Carolina was one more among the 161 sugar mills that ground through the middle of the last century. In total, national production approached five million tons of sugar per harvest. The owners of the center, the Mirando Blanco brothers, never suspected that in October 1960 the industry that rose on their own efforts—theirs and others’—would pass into the hands of the State.

Imbued with revolutionary enthusiasm, many believed that the nationalization of the sugar industry would bring higher production and better working conditions. In an assembly where a new name would be selected for the Carolina, worker Piro Martinez suggested that the plant should be called Granma*. The reason was that one of the expeditionaries, Luis Crespo, had been born and spent his childhood in the batey (the sugarcane workers’ village). And so the name of that femme fatal was replaced by the English nickname for grandmother.

In the distance the dismantled sugar mill (14ymedio)

In the distance, the dismantled sugar mill (14ymedio)

Continue reading

Gerardo Machado: Was He Really an Ass with Claws? / David Canela Pina / HemosOido

MIAMI, Florida. — In the North Cemetery of Woodlawn Park, in Miami, lie the remains of the former Cuban president Gerardo Machado y Morales (1871-1939), who was the politician who constructed the most works during the Republic, and also was the first who opposed the international influence of communism.

To Machado, the new writing of history is simplified by a caricature: the ass without paws, and as all that is not convenient to them, they leave his image, alone and deformed, surrounded by a sea of silence, in which the only thing heard is the murmurings of the communists.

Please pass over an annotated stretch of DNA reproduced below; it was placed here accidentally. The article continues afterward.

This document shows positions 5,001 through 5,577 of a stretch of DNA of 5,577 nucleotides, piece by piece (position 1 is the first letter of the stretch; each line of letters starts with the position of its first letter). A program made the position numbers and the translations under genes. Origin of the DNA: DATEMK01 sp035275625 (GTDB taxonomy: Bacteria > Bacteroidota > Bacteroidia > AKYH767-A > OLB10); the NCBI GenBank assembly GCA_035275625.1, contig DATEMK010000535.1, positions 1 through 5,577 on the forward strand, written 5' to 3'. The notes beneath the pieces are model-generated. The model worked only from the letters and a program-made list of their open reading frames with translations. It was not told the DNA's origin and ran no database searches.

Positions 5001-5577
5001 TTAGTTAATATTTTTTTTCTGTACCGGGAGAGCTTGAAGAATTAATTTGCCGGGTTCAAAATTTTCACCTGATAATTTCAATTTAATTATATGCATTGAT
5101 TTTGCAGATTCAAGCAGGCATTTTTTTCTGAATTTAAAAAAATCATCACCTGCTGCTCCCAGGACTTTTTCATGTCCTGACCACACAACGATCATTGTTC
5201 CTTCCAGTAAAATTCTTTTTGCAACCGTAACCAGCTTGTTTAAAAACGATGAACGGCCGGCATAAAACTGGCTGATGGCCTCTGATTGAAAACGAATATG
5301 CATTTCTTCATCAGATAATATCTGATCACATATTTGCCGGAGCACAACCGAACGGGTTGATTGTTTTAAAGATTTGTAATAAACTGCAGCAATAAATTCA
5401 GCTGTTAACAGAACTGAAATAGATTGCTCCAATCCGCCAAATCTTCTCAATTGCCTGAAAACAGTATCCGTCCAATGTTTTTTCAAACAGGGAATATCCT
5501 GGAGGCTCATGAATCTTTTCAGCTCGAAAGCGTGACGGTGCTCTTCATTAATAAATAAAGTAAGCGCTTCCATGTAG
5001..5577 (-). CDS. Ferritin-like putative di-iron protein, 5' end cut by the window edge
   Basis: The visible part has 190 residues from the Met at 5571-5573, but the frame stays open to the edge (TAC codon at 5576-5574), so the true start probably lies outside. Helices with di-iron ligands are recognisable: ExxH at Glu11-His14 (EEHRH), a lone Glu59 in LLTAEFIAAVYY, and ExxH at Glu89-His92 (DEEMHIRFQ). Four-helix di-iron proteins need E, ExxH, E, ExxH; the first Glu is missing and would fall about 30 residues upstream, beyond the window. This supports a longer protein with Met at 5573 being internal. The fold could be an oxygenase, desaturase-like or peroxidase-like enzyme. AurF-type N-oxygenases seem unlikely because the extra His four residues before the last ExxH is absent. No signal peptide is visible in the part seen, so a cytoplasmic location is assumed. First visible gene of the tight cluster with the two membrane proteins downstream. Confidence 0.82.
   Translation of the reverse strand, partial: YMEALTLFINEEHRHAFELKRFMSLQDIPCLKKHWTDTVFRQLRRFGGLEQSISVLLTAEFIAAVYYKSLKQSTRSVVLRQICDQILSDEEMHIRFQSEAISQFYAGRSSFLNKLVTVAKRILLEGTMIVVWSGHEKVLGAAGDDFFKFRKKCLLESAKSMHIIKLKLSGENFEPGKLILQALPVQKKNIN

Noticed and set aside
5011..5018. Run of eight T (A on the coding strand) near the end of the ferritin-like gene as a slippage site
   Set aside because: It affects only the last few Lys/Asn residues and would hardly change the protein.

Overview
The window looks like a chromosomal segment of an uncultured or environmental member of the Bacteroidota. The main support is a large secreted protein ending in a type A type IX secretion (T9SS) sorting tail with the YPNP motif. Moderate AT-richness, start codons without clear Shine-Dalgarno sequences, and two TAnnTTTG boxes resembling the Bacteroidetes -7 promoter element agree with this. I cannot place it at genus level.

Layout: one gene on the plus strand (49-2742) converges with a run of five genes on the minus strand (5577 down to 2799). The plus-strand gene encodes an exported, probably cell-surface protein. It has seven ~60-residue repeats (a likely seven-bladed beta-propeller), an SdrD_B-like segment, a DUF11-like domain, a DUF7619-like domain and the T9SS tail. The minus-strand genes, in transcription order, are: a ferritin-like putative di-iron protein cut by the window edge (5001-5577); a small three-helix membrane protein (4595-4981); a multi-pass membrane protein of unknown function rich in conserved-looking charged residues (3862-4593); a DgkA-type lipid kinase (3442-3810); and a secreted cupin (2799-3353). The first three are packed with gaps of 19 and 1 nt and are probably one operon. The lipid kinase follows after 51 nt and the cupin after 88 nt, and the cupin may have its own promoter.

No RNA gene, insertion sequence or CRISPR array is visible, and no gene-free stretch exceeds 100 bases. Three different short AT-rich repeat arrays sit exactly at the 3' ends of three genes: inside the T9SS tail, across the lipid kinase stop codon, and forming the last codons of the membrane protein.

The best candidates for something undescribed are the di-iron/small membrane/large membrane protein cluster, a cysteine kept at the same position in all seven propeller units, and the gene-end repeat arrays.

Was he a dictator? Yes. One that induced a reform in the Constitution in 1901, to govern for ten years? Yes, but he was highly adored, in an epoch quite convulsive. Did he close the University of La Habana (Havana), in 1930? Yes, but he had constructed  its staircase, and the then new buildings of the Colina — including the School of Engineers and Architects,which today is in ruins.

Did he suspend constitutional guarantees? Yes, but terrorism had seized control of the streets, and there did not exist negotiations with opposing groups. Did he engage in political assassinations and torture? Yes, but not so much as since 1959. Continue reading

New Measures by Cuban Customs Service Coming in September / Ivan Garcia

Cuban customs warns against carrying items for third parties.

On September 1, 2014 the Customs Service of the Republic of Cuba will begin enforcing new regulations intended to combat illegal trafficking of merchandise by relatives, friends and “mules”* through airports and port facilities.

It’s one more turn of the screw. Every year since 2011 new regulations have been put in place designed to halt the illegal importation of goods destined for families and private businesses on the island.

In Spring 2012 the customs service began charging ten dollars for every kilo above the twenty-kilo limit for personal baggage. For parcel post the charge was ten dollars per kilo above the five-kilo limit.